How do you succeed? – QNS.com

How do you succeed?

Think about what have you learned from your father and mother. Their wisdom has been the foundation of your philosophy, your belief system, your personality, and your achievement. They influence and affect your attitude towards yourself and others.

Parents (and siblings) also influence your social habits and philosophies. They shape your self-image and your self-esteem.

Along with your parents and siblings, you learn and develop success attributes from others, both alive and dead.

My parents have both passed on, but I have captured the essence of what was good and great about them. Their lessons (even the ones I hated when they were first delivered) have been burned into my brain and my psyche. They have helped me. A lot.

My mother Florence told me over and over, “Get to Europe!” And I have always followed her philosophy of, “Buy the best, not the cheapest.” My father Max was pragmatic, “The secret of inflation: earn more money.”

Many of my role models are alive, but I haven’t met them. They’re not necessarily role models for who they are, but instead for what they do, and how they have done it. Steve Jobs is at the top of the list. Many of my close friends and relatives also provide a constant source of wisdom and encouragement.

The articles and books I write are spurred from my ideas and what I have learned. I’m passing the condensed version of that wisdom on to you.

I have several role models in business, sales, writing, and personal development. They’re the people I admire. Here is some of their legacy and their wisdom:

• John Patterson (sales and business success). Don’t sell. Create the demand to buy. Before you try to convince anyone else, be sure you are convinced, and if you cannot convince yourself, drop the subject.

• PT Barnum (promotion and public relations). Toot your own horn to attract attention and money. Whatever you do, do it with all your might. Work at it, early and late, in season and out of season, not leaving a stone unturned, and never deferring for a single hour that which can be done just as well now.

• Orison Swett Marden (success and persistence). Don’t wait for extraordinary opportunities. Seize common occasions and make them great. Weak men wait for opportunities; strong men make them.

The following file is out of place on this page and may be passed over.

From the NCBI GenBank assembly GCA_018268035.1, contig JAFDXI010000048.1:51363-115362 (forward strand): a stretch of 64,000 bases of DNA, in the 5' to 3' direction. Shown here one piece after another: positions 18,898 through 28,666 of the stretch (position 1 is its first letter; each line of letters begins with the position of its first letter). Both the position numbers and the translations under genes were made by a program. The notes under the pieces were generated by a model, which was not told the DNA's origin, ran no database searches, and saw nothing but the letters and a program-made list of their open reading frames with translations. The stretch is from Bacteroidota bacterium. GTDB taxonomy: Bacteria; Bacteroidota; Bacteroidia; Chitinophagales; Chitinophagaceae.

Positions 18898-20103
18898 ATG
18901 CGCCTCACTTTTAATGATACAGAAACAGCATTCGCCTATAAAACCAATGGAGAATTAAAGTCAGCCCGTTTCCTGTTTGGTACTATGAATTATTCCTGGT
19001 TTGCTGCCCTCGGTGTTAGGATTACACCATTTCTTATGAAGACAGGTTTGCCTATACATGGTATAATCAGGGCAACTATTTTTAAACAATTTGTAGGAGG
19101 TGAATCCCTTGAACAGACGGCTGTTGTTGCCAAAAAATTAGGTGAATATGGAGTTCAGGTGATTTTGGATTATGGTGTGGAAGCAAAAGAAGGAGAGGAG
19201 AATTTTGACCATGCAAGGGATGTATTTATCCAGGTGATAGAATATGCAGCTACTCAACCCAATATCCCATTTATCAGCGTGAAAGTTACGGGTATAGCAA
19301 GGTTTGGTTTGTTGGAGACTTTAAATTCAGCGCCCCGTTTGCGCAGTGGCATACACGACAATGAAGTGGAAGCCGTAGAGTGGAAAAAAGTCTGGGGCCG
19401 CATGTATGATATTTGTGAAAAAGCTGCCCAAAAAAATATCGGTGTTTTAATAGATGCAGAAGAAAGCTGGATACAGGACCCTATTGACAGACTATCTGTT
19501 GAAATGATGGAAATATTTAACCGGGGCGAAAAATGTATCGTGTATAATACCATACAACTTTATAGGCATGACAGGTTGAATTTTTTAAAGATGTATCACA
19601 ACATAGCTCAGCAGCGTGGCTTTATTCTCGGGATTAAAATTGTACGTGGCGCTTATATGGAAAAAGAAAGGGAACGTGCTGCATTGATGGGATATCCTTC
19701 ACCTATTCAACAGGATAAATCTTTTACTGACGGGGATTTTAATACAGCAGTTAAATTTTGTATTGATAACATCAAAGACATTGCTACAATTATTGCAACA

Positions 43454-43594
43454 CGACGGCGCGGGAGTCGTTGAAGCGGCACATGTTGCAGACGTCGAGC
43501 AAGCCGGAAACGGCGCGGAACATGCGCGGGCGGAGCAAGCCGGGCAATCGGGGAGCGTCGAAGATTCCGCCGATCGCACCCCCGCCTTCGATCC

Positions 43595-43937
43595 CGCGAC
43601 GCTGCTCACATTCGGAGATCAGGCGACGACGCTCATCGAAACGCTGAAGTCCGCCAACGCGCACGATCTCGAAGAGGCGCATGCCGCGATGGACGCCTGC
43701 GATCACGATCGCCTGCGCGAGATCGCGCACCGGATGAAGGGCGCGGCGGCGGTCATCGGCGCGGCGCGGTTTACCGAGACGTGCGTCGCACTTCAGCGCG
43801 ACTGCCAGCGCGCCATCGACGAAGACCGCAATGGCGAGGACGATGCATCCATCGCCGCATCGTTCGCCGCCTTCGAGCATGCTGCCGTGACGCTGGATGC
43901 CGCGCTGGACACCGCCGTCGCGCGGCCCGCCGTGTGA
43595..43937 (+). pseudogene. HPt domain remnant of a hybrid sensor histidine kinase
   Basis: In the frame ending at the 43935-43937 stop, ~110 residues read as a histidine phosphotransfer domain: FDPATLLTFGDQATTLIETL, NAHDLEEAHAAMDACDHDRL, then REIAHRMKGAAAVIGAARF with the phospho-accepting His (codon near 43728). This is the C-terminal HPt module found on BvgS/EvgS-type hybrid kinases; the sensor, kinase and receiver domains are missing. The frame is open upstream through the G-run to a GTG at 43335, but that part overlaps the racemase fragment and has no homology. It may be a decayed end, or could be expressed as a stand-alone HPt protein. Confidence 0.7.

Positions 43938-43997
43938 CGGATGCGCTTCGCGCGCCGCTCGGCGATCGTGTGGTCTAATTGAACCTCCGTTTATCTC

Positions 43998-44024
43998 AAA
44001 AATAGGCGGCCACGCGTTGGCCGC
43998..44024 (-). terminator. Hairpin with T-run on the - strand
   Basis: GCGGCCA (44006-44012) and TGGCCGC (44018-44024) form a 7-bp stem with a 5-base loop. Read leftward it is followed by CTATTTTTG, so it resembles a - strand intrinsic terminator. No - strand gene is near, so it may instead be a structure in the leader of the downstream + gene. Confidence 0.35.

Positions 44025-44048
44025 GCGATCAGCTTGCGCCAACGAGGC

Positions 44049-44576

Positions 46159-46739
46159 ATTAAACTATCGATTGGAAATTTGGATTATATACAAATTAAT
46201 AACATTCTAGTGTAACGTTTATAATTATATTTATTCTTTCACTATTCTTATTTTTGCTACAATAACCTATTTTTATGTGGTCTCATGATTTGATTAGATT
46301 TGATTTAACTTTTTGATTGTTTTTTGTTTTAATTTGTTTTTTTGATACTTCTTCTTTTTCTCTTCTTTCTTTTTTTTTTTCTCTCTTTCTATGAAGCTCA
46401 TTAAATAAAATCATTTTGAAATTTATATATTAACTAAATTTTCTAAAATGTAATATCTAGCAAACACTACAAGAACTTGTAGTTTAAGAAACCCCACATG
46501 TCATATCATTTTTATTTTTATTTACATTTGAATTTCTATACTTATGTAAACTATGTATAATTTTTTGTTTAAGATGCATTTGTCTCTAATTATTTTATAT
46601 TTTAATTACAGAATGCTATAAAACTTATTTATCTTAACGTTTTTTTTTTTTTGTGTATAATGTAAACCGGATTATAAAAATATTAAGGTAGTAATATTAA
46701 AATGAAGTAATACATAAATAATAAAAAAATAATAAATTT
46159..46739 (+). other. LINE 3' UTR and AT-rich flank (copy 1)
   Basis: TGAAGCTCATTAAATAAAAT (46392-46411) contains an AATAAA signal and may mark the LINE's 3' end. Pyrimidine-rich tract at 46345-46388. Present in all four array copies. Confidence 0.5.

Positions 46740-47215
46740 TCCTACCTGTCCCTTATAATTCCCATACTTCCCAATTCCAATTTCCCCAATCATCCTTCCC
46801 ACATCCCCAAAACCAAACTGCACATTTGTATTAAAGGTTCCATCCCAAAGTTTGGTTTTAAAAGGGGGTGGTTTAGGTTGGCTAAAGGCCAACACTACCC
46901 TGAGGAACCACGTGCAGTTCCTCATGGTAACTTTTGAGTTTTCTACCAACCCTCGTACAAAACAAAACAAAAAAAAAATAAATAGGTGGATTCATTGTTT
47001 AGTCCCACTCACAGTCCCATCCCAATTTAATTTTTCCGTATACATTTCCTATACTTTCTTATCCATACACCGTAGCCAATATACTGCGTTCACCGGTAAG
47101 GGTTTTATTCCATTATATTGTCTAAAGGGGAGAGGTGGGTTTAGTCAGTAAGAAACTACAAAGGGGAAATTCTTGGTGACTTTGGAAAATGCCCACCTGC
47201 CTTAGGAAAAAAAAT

• Dale Carnegie (making friends and public speaking). You can close more business in two months by becoming interested in other people than you can in two years by trying to get people interested in you.

• Napoleon Hill (attitude and goals). All achievements, all earned riches, have their beginning in an idea.

• Elmer Leterman (creativity and sales). Personality can open doors, but only character can keep them open.

• Ayn Rand (writing style and philosophy). A creative man is motivated by the desire to achieve, not by the desire to beat others. A desire presupposes the possibility of action to achieve it; action presupposes a goal that is worth achieving. I can’t resist mentioning this bit of her wisdom… Government “help” to business is just as disastrous as government persecution. The only way a government can be of service to national prosperity is by keeping its hands off.

• Earl Nightingale (the Strangest Secret). You become what you think about all day long.

• Groucho Marx (humor). I find television very educating. Every time somebody turns on the set, I go into the other room and read a book.

• Charlie “Tremendous” Jones (speaking and reading). The only difference between where you are right now, and where you’ll be next year at this same time are the people you meet and the books you read.

• Jocko Henderson (music and communicating). Put rhyme and song in your voice.

• Earl Pertnoy (life’s lessons). Antennas up!

These inspirational mentors have all passed on, but what I have learned from them, and continue to learn from them by reading, studying, and applying their wisdom, has helped me to the place and position I am in today.

I’m successful because I listen, I pay attention, I observe, and I have remained a student. And as I get further up the ladder, I study harder and work harder.

“Take it easy” is not in my lexicon. Never will be.

How about you?

Who motivates you?

Who teaches you?

Who inspires you?

Who helps you achieve?

Jeffrey Gitomer is the author of The Little Red Book of Selling, and The Little Gold Book of YES! Attitude. President of Charlotte-based Buy Gitomer, he gives seminars, runs annual sales meetings, and conducts Internet training programs on selling and customer service at www.trainone.com. He can be reached at 704-333-1112 or e-mail to salesman@gitomer.com. ©2011 All Rights Reserved – Don’t even think about reproducing this document without written permission from Jeffrey H. Gitomer and Buy Gitomer .


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